Mushinsky and other activists say the sort of abusers the Humane Society is worried about are usually referred to as "hoarders." They are often elderly and try to collect and care for more animals than they have room or money to support.
"It's tough to deal with them," Mushinsky says of these aged hoarders. "They think they're doing the right thing."
She cites one Wallingford example from several years ago of a woman in her 80s who was trying to live with 25 dogs and more than 50 cats "on a very tiny income." All the animals were eventually removed, Mushinsky says.
Green's group has changed its approach and is now working to create its own national online database of abusers. The catch is that the system won't work unless states agree to electronically send lists of convicted animal abusers to the site and require that pet shelters, local pounds, and animal adoption agencies check all prospective pet owners for past conviction.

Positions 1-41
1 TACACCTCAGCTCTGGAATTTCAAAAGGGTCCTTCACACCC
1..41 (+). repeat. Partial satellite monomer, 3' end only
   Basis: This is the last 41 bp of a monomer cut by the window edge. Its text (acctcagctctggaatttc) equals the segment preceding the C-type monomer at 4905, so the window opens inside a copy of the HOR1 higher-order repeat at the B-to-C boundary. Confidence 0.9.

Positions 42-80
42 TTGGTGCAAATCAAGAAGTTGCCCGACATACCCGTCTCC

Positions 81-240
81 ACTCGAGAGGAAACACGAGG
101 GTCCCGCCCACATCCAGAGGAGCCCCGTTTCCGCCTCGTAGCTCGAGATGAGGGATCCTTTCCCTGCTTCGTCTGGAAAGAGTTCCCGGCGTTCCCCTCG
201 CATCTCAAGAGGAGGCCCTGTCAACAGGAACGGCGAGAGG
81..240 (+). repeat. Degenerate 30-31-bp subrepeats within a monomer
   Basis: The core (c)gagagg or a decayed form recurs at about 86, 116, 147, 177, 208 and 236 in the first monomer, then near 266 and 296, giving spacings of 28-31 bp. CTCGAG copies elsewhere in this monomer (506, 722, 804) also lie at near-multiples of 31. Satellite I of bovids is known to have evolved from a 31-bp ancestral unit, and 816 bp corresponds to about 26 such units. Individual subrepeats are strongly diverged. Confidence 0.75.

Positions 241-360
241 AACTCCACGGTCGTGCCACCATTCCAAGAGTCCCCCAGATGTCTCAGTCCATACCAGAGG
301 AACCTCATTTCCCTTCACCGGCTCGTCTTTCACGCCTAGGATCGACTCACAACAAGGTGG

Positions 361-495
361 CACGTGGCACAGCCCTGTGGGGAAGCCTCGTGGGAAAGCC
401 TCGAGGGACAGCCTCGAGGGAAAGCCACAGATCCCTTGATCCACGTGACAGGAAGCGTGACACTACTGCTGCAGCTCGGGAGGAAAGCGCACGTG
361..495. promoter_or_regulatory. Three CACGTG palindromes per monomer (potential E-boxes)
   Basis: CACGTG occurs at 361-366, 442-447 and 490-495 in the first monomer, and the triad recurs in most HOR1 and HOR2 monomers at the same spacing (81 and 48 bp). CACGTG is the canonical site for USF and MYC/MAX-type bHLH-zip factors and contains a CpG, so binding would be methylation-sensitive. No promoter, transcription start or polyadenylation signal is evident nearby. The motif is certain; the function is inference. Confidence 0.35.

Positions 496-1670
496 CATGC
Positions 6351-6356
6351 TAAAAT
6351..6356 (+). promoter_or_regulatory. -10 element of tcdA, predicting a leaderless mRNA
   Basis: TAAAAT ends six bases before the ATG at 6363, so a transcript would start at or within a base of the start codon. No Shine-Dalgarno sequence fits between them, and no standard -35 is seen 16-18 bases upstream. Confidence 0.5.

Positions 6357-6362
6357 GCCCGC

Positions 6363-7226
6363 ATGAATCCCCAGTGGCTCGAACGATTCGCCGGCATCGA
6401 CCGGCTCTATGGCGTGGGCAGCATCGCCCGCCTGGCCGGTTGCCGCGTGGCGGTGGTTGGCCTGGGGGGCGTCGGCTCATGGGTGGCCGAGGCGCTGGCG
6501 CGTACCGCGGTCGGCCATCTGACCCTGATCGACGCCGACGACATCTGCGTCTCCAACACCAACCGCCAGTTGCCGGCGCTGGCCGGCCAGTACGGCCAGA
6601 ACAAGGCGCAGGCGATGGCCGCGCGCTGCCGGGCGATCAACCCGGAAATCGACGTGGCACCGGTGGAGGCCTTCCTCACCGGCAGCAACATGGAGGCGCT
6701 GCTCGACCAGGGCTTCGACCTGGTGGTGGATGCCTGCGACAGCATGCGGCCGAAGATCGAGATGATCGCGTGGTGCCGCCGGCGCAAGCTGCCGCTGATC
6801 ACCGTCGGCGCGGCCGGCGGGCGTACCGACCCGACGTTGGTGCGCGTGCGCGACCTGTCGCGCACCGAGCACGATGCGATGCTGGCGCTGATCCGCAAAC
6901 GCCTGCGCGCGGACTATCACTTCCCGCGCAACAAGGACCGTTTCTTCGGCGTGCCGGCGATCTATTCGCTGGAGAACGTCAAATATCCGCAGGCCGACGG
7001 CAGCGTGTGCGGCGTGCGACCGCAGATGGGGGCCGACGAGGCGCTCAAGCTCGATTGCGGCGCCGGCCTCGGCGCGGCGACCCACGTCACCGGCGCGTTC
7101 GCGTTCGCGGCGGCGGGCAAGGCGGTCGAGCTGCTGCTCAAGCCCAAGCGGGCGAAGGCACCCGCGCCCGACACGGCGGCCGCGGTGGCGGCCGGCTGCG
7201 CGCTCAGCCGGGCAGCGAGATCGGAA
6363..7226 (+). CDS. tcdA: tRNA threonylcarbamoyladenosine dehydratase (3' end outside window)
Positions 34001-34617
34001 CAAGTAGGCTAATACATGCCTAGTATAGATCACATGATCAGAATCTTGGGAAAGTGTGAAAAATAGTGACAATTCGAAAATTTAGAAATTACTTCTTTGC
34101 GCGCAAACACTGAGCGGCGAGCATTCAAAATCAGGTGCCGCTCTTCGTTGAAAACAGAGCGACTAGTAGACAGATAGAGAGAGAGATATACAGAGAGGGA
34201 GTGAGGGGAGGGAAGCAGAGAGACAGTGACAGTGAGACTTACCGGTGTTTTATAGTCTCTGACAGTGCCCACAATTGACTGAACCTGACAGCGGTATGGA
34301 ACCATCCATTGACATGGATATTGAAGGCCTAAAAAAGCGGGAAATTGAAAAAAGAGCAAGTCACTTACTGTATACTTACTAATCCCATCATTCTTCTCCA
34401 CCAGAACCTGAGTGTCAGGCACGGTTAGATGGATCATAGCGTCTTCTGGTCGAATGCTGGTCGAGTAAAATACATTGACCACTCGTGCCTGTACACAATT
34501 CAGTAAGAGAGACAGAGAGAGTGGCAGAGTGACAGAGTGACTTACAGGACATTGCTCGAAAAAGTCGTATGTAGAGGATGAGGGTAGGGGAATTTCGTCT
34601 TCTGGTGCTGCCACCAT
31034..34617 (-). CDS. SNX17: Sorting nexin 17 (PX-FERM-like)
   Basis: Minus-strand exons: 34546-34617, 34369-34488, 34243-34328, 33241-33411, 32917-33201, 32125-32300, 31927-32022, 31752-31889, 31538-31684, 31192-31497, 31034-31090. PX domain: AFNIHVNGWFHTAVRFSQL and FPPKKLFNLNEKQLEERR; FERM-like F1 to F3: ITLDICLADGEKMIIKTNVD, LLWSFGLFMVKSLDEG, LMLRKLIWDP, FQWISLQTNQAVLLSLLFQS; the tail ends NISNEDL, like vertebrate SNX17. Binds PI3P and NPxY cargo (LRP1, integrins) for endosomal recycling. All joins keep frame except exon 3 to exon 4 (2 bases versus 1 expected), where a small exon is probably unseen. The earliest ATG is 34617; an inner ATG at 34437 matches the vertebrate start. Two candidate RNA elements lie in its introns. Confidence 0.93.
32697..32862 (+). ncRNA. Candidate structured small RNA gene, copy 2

"We don't want to shame anybody," says Green. Unlike sex offender registries, the addresses and photos of the convicted animal abusers wouldn't be available on the Animal Legal Defense Fund's site.
A Massachusetts legislative plan, which would restrict abuser registry access to shelters, local pounds, pet breeders and pet stores, doesn't go far enough, Green says. The problem is that it wouldn't stop the kind of transfer of pets that led to the Puppy Doe case.
Puppy Doe was ended up with her last owner through a Craigslist advertisement, says Green.
Mushinsky says Internet ads have also "been used to abuse people as well as pets" and that no system will be able to stop all pet cruelty.
Despite the difficulties, Davis and Mushinsky say they plan to push for bipartisan legislative action on the animal cruelty issue in 2014.
"Currently," Green warns, "there is no mechanism to stop a convicted animal abuser from getting out of jail, walking across the street to a shelter to get another animal."